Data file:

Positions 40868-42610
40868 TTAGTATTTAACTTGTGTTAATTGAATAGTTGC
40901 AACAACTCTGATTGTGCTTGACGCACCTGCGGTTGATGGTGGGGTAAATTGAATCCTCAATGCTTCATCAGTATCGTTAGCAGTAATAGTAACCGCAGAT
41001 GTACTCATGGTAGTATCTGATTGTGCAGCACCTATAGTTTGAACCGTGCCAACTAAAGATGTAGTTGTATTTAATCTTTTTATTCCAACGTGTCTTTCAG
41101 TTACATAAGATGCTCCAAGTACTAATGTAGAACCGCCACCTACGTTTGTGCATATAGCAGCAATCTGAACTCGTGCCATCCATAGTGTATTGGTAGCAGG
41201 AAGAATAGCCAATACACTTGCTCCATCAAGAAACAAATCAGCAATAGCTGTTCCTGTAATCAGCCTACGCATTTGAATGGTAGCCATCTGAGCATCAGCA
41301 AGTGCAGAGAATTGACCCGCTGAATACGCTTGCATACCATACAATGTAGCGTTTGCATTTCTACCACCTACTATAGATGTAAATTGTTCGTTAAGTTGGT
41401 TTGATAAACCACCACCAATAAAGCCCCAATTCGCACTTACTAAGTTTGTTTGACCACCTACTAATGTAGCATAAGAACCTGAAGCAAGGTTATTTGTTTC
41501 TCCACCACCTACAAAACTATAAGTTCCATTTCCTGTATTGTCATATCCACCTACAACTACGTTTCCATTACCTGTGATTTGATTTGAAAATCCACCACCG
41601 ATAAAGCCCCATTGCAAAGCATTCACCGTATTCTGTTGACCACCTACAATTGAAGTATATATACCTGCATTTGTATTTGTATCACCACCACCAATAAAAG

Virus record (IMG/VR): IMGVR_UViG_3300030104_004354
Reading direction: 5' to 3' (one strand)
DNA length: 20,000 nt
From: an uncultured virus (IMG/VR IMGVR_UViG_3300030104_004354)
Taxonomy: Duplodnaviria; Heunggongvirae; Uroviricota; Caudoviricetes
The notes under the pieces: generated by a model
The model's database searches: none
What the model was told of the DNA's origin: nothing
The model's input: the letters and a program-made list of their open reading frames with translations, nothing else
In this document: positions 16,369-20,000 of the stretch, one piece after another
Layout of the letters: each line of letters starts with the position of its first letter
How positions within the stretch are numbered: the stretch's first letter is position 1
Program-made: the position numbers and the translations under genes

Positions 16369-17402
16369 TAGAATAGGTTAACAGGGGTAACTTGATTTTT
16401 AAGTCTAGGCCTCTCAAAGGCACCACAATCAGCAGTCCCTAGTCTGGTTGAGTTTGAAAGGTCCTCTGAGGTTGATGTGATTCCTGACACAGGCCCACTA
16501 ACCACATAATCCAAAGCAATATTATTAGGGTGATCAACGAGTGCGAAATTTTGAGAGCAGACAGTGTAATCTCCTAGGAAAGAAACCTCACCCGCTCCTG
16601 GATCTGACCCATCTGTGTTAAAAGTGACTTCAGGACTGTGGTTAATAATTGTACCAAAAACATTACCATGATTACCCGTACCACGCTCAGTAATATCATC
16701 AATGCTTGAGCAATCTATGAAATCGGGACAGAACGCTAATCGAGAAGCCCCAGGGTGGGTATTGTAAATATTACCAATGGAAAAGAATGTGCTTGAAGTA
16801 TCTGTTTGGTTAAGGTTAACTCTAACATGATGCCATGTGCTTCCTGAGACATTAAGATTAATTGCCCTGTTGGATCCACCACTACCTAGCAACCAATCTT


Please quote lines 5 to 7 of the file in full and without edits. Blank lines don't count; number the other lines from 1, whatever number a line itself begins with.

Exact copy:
41101 TTACATAAGATGCTCCAAGTACTAATGTAGAACCGCCACCTACGTTTGTGCATATAGCAGCAATCTGAACTCGTGCCATCCATAGTGTATTGGTAGCAGG
41201 AAGAATAGCCAATACACTTGCTCCATCAAGAAACAAATCAGCAATAGCTGTTCCTGTAATCAGCCTACGCATTTGAATGGTAGCCATCTGAGCATCAGCA
41301 AGTGCAGAGAATTGACCCGCTGAATACGCTTGCATACCATACAATGTAGCGTTTGCATTTCTACCACCTACTATAGATGTAAATTGTTCGTTAAGTTGGT